Remembering my father, Fred Korematsu
My father’s work to advance civil rights is far from over. Together, we must work to defend democracy.
By Karen Korematsu
Before my father, Fred Korematsu, passed away, he charged me with continuing his mission to educate the public and remind people of the dangers of repeating history. During World War II, he famously resisted the U.S. government’s unjust incarceration of Japanese Americans, taking his case all the way to the Supreme Court. In a landmark decision, the Court ruled against him, arguing that “military necessity” justified his incarceration.
Then, in 1983, a pro bono legal team reopened my father’s case by filing a petition for a writ of error coram nobis, which is a legal procedure used to correct a court’s “fundamental error” or “manifest injustice” in a trial, after the defendant has been convicted and served his sentence. They challenged his decision based on evidence of governmental misconduct and proof that there was no military necessity for Japanese Americans to be incarcerated during WWII. On November 10, 1983, Judge Marilyn Hall Patel of the District Court for the Northern District of California formally vacated my father’s federal criminal conviction. It was a pivotal moment in U.S. history.
My father remained an activist and champion for civil rights until his passing in 2005 at the age of 86. In 2009, I founded the Fred T. Korematsu Institute to carry on his legacy. Our mission is educating to advance racial equity, social justice, and human rights for all. Our activities include producing and distributing free multimedia educational materials to teachers, training educators, hosting public events, and building coalition partnerships with social-justice education organizations nationwide.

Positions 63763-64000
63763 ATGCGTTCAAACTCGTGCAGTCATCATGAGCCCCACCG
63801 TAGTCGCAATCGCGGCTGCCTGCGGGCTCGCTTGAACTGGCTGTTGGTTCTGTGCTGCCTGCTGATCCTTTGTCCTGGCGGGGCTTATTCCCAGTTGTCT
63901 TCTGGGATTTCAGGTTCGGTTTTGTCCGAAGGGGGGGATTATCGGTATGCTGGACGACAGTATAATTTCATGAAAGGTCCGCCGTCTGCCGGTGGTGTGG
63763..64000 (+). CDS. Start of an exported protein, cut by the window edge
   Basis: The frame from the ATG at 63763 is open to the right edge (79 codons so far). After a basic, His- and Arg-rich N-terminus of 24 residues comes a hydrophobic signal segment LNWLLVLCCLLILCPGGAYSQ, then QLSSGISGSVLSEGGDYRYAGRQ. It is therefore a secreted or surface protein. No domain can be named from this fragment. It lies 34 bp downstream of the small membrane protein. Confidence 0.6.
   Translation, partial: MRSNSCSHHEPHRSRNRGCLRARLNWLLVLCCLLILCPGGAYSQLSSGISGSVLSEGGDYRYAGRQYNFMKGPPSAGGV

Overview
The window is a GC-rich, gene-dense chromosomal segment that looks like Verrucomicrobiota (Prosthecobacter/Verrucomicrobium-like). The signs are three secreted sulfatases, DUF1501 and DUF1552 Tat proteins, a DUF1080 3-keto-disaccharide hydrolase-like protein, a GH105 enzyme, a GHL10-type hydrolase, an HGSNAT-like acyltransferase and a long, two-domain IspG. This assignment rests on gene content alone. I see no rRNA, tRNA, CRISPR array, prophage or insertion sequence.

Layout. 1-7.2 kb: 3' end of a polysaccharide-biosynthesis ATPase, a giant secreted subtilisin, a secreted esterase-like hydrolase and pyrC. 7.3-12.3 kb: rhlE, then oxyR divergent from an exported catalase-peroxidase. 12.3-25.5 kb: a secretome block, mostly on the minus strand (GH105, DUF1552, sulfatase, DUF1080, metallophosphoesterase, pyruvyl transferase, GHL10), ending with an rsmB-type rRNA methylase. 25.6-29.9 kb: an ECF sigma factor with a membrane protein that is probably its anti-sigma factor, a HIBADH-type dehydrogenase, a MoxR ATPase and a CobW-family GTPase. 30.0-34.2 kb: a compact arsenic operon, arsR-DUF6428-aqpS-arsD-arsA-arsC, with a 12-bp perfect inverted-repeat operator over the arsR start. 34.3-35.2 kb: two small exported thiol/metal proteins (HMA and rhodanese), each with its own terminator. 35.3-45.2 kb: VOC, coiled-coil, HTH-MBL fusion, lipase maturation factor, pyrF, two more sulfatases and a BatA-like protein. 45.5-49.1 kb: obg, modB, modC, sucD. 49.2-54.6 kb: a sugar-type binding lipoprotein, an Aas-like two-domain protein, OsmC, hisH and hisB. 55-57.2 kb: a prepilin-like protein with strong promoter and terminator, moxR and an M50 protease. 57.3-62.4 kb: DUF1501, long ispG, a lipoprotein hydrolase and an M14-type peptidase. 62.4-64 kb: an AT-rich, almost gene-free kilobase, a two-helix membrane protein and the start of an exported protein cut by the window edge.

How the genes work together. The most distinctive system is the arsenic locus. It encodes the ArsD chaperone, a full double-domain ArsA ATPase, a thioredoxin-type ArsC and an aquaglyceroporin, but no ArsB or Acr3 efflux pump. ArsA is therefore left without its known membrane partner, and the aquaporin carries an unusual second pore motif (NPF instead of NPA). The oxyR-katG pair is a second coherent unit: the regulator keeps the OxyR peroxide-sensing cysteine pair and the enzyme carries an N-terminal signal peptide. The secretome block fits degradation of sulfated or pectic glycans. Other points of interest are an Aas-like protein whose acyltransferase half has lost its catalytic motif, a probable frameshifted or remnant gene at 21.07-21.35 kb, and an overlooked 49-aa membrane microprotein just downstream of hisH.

Soon after I founded the Institute, California State Assemblymen Warren Furutani and Marty Block recognized my father as an American civil rights hero and asked me to join them in working to establish a day honoring my father’s fight for justice and defense of civil liberties and the Constitution. Our work came to fruition in 2010, when California Governor Schwarzenegger signed the bill into law. It established my father’s birthday, January 30, in perpetuity as the Fred Korematsu Day of Civil Liberties and the Constitution. It is the first day in U.S. history named after an Asian American.
Now, I am not only the executive director of the Korematsu Institute, but also a civil rights advocate, community leader, and living voice of Fred Korematsu. I have elevated my father’s legacy to demonstrate how his story is just as relevant today as it was when the Supreme Court handed down its decision in 1944. Since my father’s passing, I have responded to issues of racial profiling, immigration, civil rights violations, and many other challenges of our times. Like my father once did, I find myself crisscrossing this country to speak about the incarceration of Japanese Americans during World War II and the importance of fighting for our civil liberties and social justice.
Our work is far from over. Today, our democracy is at risk. Our Constitution is under attack. Nothing is more important than upholding our civil liberties and fighting for social justice. If all of us don’t participate in our democracy, we risk losing our identity and our voice. This is why we at the Korematsu Institute recently broadened our vision to include public civic engagement education, promoting the urgency of voting and participating in the Census. We need diverse representation in government and fully counted communities, so that people receive the federal funds and services they need.
Today, my father’s words remain as important as ever: “Stand up for what is right, and when you see something wrong, don’t be afraid to speak up.”
As we commemorate the life and legacy of Fred T. Korematsu, please help Korematsu’s legacy and passion for social justice continue at bit.ly/korematsu75. Stand up for what is right. Together, we can stop injustices like Japanese American incarceration and attacks on vulnerable communities from happening again.
Karen Korematsu is the Founder and Executive Director of the Fred T. Korematsu Institute and serves on the board of directors of Asian Americans Advancing Justice | AAJC.